We’re Not Quite There Yet
If you’ve been keeping up with the latest trends in technology and business, you’re probably sick of hearing about AI. There are a lot of articles about the future of machine learning (ML) and Artificial Intelligence (AI) infiltrating our lives, but as a small business owner, you might not even know how it affects you.
Some people think it’s impossible to incorporate AI or ML into your systems unless you’re a Facebook or Google. Others believe that integrating new technologies like AI into your business makes it more valuable.
In reality, right now AI is buzzing in the media, but it likely doesn’t affect your business at all. Before understanding how AI can impact your business, you need to have a nuanced understanding of what AI can do.
What is AI Again?
Broadly speaking, when people talk about AI they’re usually talking about machine learning. Machine learning is the ability to show a machine many instances of something, and allow it to make predictions based on what it’s learned. Rather than a human reviewing something by hand, a machine can learn and recognize specific patterns that allow it to make decisions based on particular circumstances.
When Alexa suggests a new Amazon gadget for you to buy; that’s AI. When Netflix suggests the perfect new show for you to binge; that’s also AI.
Artificial Intelligence and machine learning come in handy the most in roles that involve a lot of data with definitive outcomes based on that data.
The machine can’t write its own rules, nor can it explain what it’s doing. It can only recognize the behavior, which it sees as a series of code. It can’t tell you why it does anything, so it’s challenging to interpret why machines decide the way they do. This raises some concerns when taking ML information and applying it to your market.
As a Small Business Owner, Why Should You Care?
The truth is that most small businesses don’t have enough data to utilize AI technology fully. The best way to see if you can start considering using AI is to assess if companies high above your revenue are using AI.
Until big companies in your industry are using AI, you probably can’t. Businesses with only a few transactions per day can’t compete with the amount of data a company like Netflix or Spotify has where they are analyzing user behaviors and making millions of times per day.
The problem there lies in the data. Even if your small business is hugely profitable and looking into AI, you need to understand the amount of sheer data you need to make it even worthwhile.
It should come as no surprise that the businesses that can benefit from AI and ML the most are the ones with the most significant digital footprint of their sales and marketing efforts.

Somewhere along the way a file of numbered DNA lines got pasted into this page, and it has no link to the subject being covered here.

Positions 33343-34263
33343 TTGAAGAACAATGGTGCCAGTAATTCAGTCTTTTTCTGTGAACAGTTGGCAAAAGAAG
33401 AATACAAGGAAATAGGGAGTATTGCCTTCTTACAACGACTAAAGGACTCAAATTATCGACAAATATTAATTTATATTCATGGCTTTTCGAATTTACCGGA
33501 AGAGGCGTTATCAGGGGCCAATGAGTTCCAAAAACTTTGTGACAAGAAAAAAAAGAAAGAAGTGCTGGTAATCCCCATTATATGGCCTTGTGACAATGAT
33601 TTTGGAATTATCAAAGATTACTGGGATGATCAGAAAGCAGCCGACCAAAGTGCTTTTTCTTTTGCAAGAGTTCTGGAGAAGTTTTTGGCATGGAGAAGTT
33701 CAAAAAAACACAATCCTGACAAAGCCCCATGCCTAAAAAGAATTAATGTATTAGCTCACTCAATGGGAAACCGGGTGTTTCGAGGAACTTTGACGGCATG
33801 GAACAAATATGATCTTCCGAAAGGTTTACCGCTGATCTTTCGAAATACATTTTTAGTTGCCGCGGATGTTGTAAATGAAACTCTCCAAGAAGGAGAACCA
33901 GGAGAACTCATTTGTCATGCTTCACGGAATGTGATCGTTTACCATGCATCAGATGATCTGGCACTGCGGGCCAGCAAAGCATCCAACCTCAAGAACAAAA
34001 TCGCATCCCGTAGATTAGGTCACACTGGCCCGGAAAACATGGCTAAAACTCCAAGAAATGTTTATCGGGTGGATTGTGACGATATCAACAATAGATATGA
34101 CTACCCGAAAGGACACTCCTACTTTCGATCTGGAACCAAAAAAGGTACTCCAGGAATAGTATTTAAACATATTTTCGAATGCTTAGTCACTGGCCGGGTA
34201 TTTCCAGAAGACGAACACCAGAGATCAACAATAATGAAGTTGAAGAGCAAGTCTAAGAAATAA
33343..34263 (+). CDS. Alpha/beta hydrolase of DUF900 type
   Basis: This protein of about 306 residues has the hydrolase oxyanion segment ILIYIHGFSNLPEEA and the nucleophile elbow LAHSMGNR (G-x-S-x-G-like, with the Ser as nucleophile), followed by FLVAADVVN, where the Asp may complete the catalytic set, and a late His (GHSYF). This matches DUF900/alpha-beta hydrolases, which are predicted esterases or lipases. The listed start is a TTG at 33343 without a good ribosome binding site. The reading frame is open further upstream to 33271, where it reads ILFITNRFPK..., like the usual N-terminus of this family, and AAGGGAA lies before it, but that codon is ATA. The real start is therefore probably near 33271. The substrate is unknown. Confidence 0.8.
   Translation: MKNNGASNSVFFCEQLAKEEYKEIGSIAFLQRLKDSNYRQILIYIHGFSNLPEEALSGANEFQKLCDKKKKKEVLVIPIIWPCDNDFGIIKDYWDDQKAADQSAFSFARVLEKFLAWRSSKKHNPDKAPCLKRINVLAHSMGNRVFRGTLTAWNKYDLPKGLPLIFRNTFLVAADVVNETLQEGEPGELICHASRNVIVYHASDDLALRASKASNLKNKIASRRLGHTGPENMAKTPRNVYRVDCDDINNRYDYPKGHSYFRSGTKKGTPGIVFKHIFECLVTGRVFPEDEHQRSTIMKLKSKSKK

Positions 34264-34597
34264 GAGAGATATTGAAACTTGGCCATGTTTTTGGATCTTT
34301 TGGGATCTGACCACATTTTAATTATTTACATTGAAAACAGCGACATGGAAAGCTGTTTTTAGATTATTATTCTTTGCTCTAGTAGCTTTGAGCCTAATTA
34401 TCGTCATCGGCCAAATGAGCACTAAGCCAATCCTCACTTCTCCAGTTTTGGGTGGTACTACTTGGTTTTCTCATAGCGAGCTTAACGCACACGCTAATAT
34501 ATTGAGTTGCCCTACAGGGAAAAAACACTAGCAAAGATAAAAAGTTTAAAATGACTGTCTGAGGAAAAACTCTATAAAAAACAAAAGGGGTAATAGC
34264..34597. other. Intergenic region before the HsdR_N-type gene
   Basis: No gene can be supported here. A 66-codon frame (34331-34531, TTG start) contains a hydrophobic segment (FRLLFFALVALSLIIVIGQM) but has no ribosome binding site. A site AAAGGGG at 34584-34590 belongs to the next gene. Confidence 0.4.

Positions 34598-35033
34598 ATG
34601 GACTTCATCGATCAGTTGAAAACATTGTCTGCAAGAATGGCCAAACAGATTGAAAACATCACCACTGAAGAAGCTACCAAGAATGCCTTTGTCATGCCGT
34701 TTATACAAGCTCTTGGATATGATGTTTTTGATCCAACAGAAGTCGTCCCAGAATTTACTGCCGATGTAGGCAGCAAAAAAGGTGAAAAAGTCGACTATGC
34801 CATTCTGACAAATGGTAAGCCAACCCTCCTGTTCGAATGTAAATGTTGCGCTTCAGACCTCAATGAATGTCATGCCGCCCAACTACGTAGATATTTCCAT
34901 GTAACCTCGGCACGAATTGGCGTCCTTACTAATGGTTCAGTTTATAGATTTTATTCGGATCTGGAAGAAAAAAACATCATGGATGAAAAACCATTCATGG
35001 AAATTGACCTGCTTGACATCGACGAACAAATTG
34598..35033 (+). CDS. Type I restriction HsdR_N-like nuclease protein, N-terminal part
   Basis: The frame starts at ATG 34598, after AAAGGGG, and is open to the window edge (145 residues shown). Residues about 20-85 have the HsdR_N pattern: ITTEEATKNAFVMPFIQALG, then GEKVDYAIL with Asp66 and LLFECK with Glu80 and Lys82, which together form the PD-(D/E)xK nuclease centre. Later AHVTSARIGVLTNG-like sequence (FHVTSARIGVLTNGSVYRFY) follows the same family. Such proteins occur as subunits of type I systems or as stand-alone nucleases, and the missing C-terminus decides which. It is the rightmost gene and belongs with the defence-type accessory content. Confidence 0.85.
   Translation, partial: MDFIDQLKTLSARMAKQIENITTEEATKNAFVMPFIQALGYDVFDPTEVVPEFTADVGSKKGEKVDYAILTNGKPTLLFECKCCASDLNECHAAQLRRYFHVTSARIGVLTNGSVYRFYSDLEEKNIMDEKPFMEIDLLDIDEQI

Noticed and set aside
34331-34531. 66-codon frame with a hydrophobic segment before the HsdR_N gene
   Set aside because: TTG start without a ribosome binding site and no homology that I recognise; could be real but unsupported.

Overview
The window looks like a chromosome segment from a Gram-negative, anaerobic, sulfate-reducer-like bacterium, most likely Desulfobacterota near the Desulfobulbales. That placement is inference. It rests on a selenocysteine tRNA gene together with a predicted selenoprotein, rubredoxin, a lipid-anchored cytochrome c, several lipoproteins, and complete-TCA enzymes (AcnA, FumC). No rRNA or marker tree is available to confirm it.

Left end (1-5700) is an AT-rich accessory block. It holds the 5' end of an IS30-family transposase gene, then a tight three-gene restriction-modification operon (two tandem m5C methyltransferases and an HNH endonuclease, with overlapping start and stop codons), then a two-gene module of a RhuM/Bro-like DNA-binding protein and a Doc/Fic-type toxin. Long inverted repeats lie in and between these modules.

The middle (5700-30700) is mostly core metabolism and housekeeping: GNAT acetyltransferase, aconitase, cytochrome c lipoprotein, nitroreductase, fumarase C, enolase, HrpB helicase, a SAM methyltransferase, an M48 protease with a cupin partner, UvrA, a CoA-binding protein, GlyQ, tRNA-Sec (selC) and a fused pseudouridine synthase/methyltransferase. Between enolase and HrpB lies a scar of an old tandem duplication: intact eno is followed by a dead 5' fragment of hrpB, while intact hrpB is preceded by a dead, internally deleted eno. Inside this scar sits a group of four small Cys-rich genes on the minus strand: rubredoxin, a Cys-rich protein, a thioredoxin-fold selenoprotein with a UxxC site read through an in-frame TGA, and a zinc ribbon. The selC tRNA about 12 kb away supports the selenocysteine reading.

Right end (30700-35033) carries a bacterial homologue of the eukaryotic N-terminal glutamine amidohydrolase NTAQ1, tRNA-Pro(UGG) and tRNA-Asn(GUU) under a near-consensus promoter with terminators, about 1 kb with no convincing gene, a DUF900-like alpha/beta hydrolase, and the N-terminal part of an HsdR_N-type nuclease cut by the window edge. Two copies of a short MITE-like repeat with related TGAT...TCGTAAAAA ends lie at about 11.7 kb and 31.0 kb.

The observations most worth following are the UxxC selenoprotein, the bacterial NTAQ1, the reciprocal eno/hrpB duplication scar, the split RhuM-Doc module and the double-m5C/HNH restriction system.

If your business is still doing a lot of traditional marketing like in-person events, or mailers, you’ll have a more difficult time automating your processes. To leverage AI in marketing, you need to have as many digital touchpoints as possible to follow your customer journey more accurately.
Ways to use AI as a Small Business
If you do choose to implement AI into your business, there are a few routes to take depending on your budget and the level of tech you’re looking for.
You can hire an AI vendor to help determine which AI solutions are right for you or ease yourself into using AI by incorporating AI tools into your marketing.
Work With a Vendor
The easiest way to gain access to AI technology that you can use in your business is to work with a vendor. AI vendors can bridge the gap and make AI more available to all businesses.
When working with a vendor, make sure they have a specific solution for small businesses. Your needs are going to differ from those of a big company, and your systems will look different.
The industry, in its current state, makes it difficult for small business to justify working with vendors. The cost and time investments alone deter small businesses from working for AI vendors.
If vendors solutions can make themselves accessible to small businesses, they can begin to bridge the accessibility gap that exists in the industry.
Use existing AI tools
There are smaller, less costly ways of implementing AI somewhere in your business. Small businesses can’t amass the data needed for AI to work but could leverage the industry based data out there. Most AI tools don’t require you to have a ton of in-house data making it a good solution for small businesses.
A local store won’t have enough sales to track purchase trends by demographics, but they can use those same demographics in targeted ads through Facebook and Google. Facebook ads can be considered an AI platform since it is tracking users interactions and constantly learning their patterns. You are not collecting the data yourself but are leveraging their machine learning.
Regardless of how you choose to work with AI, you’ll need a good understanding of your customer data to make it valuable.
Should AI be on Your Radar?
Most AI solutions you read about probably aren’t appropriate for your small business.
Implementing AI in a way that will impact your business requires an investment that most small business just can’t afford to make. But that doesn’t mean you shouldn’t pay attention. Sooner or later AI will trickle into your business in one form or another.
As a small business owner, try to avoid shiny object syndrome. It can be easy to get distracted by the hype around AI. Before thinking about implementing or even looking into AI for your small or medium sizes business, see if any large companies in your niche are using it. If they aren’t, then it’s likely you won’t even have enough data for it to make a meaningful impact on your business.
Just because you’re reading about something in TechCrunch doesn’t mean that information applies to your business.